Wow. I didn’t realise ISIS were active amongst American Muslims! Please take care and watch out. Just because the average American Muslim isn’t interested in violence doesn’t mean there are no crazies amongst them.

          • Aridog says:

            No concrete evidence yet (that has been revealed by law enforcement anyway) that ISIS is active here with certainty, but they are calling for what I mentioned from their ME haunts. In a town of immigrants, it can be troublesome. Chances are very good that some ISIS crazies, or those wanna-bes amongst us, are already here. Arrests have been made at the border of American residents trying to emigrate to ISIS held territory. Some of them make it and then come back and that’s a worry. It is more intense now because of the Sunni versus Shiite nature of ISIS…this is primarily a Shiite neighborhood that I live in…e.g., potentially a target. Those nut cases who have been arrested (one killed by the FBI and local police a few years ago) have been Sunni’s…even the guy who was arrested stalking around a park a few blocks from my house in full camo and an AK-47 and black face paint. It was Shiite residents nearby who called the police…the park is a place where kids play and their concerns were legitimate, not religious. That guy got off with some treatment in a mental institution…never mind his rabid terrorist sponsoring web site.

            So yeah, I am careful…but I always have been living in the Detroit and metro area.

            • Aridog says:

              PS: I have conquered that what made it unreasonable for me to continue carry a gun, just so you know that as well.

            • anneinpt says:

              Not a surprise that the local Shiite residents are more alert and wary than anyone else since ISIS are Sunni. It’s interesting though that the nutcases around you are Sunni. But in many cases religion is just a hook on which to hang their neuroses, especially outside the Middle East.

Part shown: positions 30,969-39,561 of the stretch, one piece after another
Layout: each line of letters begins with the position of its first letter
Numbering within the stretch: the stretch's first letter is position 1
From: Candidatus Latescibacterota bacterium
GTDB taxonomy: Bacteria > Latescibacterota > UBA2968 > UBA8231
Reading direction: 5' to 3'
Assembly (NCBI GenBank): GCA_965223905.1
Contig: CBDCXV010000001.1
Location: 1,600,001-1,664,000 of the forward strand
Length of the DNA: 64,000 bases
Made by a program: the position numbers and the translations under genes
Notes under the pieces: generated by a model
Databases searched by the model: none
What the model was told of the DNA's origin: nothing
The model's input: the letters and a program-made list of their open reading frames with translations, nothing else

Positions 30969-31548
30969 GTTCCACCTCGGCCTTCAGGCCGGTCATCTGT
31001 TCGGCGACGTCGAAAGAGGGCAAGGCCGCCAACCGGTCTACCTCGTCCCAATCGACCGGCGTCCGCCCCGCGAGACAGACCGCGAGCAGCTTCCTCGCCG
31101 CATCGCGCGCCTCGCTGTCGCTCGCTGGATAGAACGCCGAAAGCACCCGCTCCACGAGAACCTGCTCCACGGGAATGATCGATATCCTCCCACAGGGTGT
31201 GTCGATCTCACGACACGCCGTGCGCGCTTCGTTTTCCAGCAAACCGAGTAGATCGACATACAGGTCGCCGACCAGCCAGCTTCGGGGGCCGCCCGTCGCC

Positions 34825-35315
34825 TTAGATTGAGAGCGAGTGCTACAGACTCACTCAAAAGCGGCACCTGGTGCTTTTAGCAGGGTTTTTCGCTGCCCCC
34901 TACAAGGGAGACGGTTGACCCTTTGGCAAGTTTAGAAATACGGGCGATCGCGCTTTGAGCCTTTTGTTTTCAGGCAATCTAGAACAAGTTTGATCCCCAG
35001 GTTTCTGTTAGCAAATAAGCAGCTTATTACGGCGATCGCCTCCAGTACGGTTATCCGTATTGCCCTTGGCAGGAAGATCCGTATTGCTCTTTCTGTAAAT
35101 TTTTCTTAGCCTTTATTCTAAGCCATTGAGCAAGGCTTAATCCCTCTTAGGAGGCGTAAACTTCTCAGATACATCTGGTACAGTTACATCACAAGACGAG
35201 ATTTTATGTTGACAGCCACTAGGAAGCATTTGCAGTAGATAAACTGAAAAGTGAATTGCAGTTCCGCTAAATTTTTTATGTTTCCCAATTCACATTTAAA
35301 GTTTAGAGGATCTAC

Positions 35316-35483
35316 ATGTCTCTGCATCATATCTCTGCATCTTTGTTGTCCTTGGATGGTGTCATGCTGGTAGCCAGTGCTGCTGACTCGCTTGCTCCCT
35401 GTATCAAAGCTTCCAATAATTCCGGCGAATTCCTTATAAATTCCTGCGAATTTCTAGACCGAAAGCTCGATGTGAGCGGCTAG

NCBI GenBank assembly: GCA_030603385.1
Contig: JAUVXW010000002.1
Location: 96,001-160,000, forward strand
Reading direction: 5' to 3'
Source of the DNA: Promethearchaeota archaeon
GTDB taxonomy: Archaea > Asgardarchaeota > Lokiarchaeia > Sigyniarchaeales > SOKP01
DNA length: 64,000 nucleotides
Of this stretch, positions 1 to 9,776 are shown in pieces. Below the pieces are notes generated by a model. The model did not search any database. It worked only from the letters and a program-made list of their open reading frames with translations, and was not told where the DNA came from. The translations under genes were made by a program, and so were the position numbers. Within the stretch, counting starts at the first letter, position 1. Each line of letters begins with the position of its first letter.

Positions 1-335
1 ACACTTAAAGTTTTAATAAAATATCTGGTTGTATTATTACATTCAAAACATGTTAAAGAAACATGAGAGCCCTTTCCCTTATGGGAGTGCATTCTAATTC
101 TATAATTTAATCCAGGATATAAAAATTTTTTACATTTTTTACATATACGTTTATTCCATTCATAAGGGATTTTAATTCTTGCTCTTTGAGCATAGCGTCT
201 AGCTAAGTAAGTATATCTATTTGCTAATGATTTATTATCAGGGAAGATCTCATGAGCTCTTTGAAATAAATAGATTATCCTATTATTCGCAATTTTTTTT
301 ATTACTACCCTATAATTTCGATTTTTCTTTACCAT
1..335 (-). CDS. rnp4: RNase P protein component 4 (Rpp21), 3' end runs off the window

In any event it’s a relief and I’m glad your local neighbours are being responsible.

              And I’m glad that you’re taking care too.

  4. Aridog says:

    Footnote: The second video of Arabs criticizing Arabs reminds me of the dinner/meeting at the Bint Jbail Center here just before the Iraq War that I bought a table for 10 at for Judi, myself, a local very liberal Catholic Bishop, Judi’s priest (mine now as well) and some others I knew including some Lebanese Shiites….one a photographer who had recently toured Saddam’s Iraq and presented the photos in the introduction for the session. We were seated next to a table of “Palestinians” (Sunni) replete with the crying towels around their necks. Other tables had a mixture of Sunni (most against invading), Shiites (for invading) and sundry Anglo crusaders (although they didn’t think of themselves as that … looked more like hippies, etc). Immediately after the call to prayer (5th of the day IIRC) for those religious, a fight broke out among several, including the “Palestinians” and a couple Anglos…the police were called and came and arrested several of these fine folks. Then the meeting commenced in earnest, with arguments for and against, all loud, with various speakers. At the end my daughter said to me, “Thanks, Dad, for taking me to a big room full of people who hate me and who speak an unintelligible language, all shouting at each other and some glaring at me. This your idea of educational fun?” Meanwhile, I thought the whole thing was both educational and hilarious to boot. Do political Muslims ever speak without yelling? Inquiring minds want to know. 🙂

    • anneinpt says:

      LOL! The way you described the evening sounds like our synagogue’s AGM! (without the arrests…) 😀

      I do understand your daughter, and I think you were very brave going to that evening considering you’re neither Sunni, Shiite nor the crusading Anglo type. (/mind boggling…). 🙂

      • Aridog says:

        Brave? Nah, I had more friends there than enemies. It was amusing to me only because of the loud and virulent shouting carried on over the topic, which I thought was worthy of rational discussion, and listening to (minus the usual tropes) …as I have done in many untoward places here and half a world away….and that Kim needed to at least be aware of in her insular finance world. I’ve heard the adage that with two Jews you get three opinions…so I’d have to say with 20 Arabs you might get 3000 opinions, depending upon the time of day.

        Kim remains unconvinced and concludes that at times he dad is just crazy. Psst: the Pali’s at the next table did glare at her…probably wondering why a half Asian was there at all, and a pretty one at that. At times it is a strange world here, as I know it is there.

        I do recall my immigrant Israeli neighbors, from long ago, coming home steamed after their Synagogue’s Annual General Meeting. One of those died in the 1973 war (RIP) that both returned to Israel for to serve in their units. One came back. Loud arguments should be all we have to bear.

Comments are closed.